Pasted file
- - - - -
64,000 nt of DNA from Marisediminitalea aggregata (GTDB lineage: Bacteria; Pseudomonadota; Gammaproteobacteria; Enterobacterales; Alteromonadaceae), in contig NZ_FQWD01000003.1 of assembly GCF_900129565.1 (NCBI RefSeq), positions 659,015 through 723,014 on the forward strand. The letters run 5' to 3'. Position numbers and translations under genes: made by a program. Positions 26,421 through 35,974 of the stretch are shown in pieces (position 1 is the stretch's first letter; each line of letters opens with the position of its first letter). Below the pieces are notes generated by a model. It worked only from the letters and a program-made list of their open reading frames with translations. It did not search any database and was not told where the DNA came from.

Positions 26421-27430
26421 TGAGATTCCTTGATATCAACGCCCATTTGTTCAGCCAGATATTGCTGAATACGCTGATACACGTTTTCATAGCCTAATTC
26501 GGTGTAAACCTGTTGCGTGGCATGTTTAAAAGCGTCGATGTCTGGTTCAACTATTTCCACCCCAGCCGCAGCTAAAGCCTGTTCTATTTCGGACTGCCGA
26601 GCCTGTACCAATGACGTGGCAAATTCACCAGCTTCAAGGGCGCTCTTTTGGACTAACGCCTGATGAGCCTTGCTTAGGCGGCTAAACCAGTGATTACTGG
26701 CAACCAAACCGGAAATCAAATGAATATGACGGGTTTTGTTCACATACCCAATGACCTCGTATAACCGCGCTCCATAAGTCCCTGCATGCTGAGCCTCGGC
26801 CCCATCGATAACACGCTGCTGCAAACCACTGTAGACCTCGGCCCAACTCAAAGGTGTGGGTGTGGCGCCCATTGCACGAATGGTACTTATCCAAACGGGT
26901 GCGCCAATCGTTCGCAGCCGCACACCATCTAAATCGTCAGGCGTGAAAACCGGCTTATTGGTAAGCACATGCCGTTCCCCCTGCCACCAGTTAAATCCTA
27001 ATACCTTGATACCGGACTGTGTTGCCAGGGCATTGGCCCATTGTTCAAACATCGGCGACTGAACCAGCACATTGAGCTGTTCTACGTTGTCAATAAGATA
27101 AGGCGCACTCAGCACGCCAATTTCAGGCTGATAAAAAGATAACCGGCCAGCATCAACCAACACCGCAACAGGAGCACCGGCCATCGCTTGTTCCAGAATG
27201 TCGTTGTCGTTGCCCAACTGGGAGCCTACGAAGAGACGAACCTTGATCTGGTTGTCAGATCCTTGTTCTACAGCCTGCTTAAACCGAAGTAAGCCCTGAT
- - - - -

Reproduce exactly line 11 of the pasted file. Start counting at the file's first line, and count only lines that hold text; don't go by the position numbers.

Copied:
27201 TCGTTGTCGTTGCCCAACTGGGAGCCTACGAAGAGACGAACCTTGATCTGGTTGTCAGATCCTTGTTCTACAGCCTGCTTAAACCGAAGTAAGCCCTGAT